Alice and Bob are playing a game. The rules are as follows: First Alice chooses a compact interval $A_1\subset\mathbb R$ (in this question, intervals contain more than one points, they are not allowed to choose single-point sets,) then Bob chooses a compact interval $B_1\subset A_1$ with $|B_1|\leq\frac12|A_1|$ (here $|I|$ means the length of the compact interval $I$.) After that, Alice chooses a compact interval $A_2\subset B_1$ with $|A_2|\leq\frac12|B_1|$ and so on. Hence they get a sequence of nested compact intervals $$A_1\supset B_1\supset A_2\supset B_2\supset \cdots\supset A_n\supset B_n\supset \cdots,$$ with $\lim_{n\to\infty} |A_n|=\lim_{n\to\infty} |B_n|=0$. By nested interval theorem, there is a unique $x\in\mathbb R$ such that $$\{x\}=\left(\bigcap_{n=1}^\infty A_n\right) \bigcap \left(\bigcap_{n=1}^\infty B_n\right).$$ If $x$ is rational, then Alice wins; if $x$ is irrational, then Bob wins. Decide whether there exists a winning strategy for either of them.

Background and thoughts

This problem is from my imagination.

It is clear that for any $x\in\mathbb R$, whether $x$ is rational or not, we can always find a sequence of nested intervals $I_n=\left[x-\frac1n,x+\frac1n\right]$ such that $\{x\}=\cap_n I_n$. The key point is that, Alice and Bob are both very very clever, and they are free to change the center of the intervals to any numbers they want. For example, if Alice choose $A_1=[-1,1]$, which is centered at $0\in\mathbb Q$, then Bob can find $B_1\subset A_1$ such that $B_1$ is centered at an irrational number; and then Alice can find $A_2\subset B_1$ such that $A_2$ is centered at a rational number; and so on... I cannot determine who will win in this kind of procedure. It seems that Bob will win, because irrational numbers are much more than rational numbers. But I can't figure out a rigorous proof.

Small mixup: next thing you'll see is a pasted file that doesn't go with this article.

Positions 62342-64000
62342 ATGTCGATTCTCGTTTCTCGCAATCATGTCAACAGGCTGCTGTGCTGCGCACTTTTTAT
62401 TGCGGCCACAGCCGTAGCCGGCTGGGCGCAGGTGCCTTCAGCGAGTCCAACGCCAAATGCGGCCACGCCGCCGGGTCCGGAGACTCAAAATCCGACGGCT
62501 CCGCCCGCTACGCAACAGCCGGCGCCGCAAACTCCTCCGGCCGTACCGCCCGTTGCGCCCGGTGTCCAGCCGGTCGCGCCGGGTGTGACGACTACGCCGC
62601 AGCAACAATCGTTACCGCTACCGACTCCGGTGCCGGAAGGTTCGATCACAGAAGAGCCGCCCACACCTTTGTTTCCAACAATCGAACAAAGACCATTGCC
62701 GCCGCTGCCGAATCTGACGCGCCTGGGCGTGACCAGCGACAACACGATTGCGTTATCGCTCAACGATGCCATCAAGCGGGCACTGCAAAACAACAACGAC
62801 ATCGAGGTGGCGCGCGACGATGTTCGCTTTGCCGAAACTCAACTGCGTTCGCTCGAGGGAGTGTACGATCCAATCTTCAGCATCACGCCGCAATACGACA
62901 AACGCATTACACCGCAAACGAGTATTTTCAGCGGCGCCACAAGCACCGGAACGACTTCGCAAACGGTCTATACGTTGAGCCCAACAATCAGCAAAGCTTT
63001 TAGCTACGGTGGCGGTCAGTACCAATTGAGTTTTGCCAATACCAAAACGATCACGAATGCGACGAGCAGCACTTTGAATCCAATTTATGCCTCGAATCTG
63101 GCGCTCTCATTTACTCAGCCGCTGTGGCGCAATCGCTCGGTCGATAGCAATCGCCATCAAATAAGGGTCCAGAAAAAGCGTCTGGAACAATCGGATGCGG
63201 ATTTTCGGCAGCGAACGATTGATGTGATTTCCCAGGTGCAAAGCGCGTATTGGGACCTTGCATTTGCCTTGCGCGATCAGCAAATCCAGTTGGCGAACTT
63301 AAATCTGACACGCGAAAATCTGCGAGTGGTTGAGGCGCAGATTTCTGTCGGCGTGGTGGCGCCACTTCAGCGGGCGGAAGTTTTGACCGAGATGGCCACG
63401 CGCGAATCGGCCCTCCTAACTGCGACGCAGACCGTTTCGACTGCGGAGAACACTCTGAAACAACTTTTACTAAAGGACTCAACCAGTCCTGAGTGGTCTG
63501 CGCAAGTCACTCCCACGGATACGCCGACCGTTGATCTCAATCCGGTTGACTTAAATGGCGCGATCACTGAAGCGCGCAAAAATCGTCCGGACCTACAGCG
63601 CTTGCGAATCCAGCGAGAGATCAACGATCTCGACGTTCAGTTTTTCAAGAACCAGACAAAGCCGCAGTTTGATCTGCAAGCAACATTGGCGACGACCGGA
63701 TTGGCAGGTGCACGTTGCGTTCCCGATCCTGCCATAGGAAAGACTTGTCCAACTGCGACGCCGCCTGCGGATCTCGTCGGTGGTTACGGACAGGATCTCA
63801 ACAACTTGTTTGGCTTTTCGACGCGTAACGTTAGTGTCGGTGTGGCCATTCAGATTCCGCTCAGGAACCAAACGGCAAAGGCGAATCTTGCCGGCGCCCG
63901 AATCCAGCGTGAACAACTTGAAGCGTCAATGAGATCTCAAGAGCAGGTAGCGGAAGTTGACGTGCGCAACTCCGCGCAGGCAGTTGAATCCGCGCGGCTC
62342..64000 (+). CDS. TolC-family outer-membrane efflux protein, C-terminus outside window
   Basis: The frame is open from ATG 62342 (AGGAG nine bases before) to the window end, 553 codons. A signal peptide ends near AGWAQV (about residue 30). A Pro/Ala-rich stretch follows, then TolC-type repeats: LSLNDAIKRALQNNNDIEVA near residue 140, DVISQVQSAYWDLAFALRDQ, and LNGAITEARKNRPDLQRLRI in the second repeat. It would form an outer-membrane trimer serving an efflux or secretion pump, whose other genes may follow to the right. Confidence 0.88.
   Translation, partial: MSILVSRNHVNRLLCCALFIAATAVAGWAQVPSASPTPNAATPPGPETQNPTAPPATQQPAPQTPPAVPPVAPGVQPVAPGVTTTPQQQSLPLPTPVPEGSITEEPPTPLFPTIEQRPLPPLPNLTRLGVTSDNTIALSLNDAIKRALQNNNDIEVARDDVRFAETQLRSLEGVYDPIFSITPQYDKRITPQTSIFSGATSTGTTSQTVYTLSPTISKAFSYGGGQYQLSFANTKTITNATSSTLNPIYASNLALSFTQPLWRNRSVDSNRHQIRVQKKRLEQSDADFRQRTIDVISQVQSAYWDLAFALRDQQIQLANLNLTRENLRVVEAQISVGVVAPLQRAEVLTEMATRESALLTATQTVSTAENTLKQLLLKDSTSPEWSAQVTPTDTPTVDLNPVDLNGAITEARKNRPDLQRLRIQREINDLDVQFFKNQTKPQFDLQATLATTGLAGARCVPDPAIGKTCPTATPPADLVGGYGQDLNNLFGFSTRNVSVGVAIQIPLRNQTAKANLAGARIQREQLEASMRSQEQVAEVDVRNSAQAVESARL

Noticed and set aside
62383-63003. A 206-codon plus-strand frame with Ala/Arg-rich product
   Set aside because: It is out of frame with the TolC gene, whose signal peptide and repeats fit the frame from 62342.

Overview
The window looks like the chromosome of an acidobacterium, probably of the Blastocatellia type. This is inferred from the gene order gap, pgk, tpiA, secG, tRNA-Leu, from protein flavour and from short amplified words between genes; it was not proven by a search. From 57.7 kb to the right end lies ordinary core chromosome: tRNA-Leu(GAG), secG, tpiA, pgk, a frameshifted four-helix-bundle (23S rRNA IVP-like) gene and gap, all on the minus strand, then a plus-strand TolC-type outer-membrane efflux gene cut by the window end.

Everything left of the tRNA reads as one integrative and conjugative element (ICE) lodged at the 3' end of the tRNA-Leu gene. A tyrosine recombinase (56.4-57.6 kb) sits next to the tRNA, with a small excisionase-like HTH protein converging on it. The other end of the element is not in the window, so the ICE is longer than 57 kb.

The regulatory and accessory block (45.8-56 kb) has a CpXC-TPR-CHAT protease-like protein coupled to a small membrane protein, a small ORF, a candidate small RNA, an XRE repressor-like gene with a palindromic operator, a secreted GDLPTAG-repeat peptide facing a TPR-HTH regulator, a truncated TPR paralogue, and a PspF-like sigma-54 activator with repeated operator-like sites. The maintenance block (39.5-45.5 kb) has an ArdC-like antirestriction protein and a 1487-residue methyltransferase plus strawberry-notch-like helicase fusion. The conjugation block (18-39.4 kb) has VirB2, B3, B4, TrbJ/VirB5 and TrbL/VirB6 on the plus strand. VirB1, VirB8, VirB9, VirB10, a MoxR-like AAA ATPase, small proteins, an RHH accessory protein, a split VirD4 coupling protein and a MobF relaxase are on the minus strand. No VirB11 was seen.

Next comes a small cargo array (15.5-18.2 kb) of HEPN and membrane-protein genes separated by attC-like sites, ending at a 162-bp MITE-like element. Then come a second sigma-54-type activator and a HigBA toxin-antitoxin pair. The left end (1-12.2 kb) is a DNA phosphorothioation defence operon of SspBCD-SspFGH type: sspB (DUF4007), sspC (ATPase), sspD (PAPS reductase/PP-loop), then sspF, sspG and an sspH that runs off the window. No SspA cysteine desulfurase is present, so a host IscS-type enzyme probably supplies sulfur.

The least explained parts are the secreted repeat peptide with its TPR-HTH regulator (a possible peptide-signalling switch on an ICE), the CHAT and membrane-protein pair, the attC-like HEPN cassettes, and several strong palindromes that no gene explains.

Any help would be appreciated!

  • $\begingroup$ Is a single point not a compact interval? $\endgroup$
    – ItsMe
    Aug 1, 2022 at 11:46
  • 2
    $\begingroup$ Look up the Banach-Mazur game $\endgroup$ Aug 1, 2022 at 11:48
  • $\begingroup$ @ItsMe Thanks for your comment! Strictly speaking, a single point is not a interval, as I learned from high school. OK. Now I know that makes things confusing. Let me edit. $\endgroup$
    – Feng
    Aug 1, 2022 at 11:48
  • $\begingroup$ @AlessandroCodenotti Thanks! Interesting game! It seems that this wikipedia page has already answered my question. $\endgroup$
    – Feng
    Aug 1, 2022 at 11:55

1 Answer 1


Almost one day past, but nobody has written an answer. So I decide to write an answer here to close this qeustion, using the hint given by @Alessandro Codenotti.

This kind of game is generally called Banach–Mazur game. My proof follows this wikipedia page. We prove that Bob has a winning strategy, as I conjectured in OP. Note that all intervals we will mention have positive lengths.

Since $\mathbb Q$ is a countable set, we can Index the elements of $\mathbb Q$ as a sequence: $\mathbb Q=\{x_1, x_2, \cdots\}$. Suppose Alice has chosen a compact interval $A_1$ with $|A_1|>0$, then the interior $(A_1)^\circ$ of $A_1$ is a non-empty open interval. Hence Bob can choose a compact interval $B_1$ such that $$B_1\subset (A_1)^\circ\setminus\{x_1\}\subset A_1,\qquad 0<|B_1|\leq\frac12|A_1|.$$ Then Alice choose any compact interval $A_2\subset B_1$ with $0<|A_2|<\frac12|B_1|$ and, in a similar fashion, Bob can choose $B_2\subset (A_2)^\circ\setminus\{x_1\}\subset A_2$ with $0<|B_n|\leq\frac12|A_n|$. Continuing in this way, each point $x_n$ will be excluded by the set $B_n$, hence $$\mathbb Q\cap\left(\bigcap_{n=1}^\infty B_n\right)=\emptyset.$$ Therefore, Bob wins!


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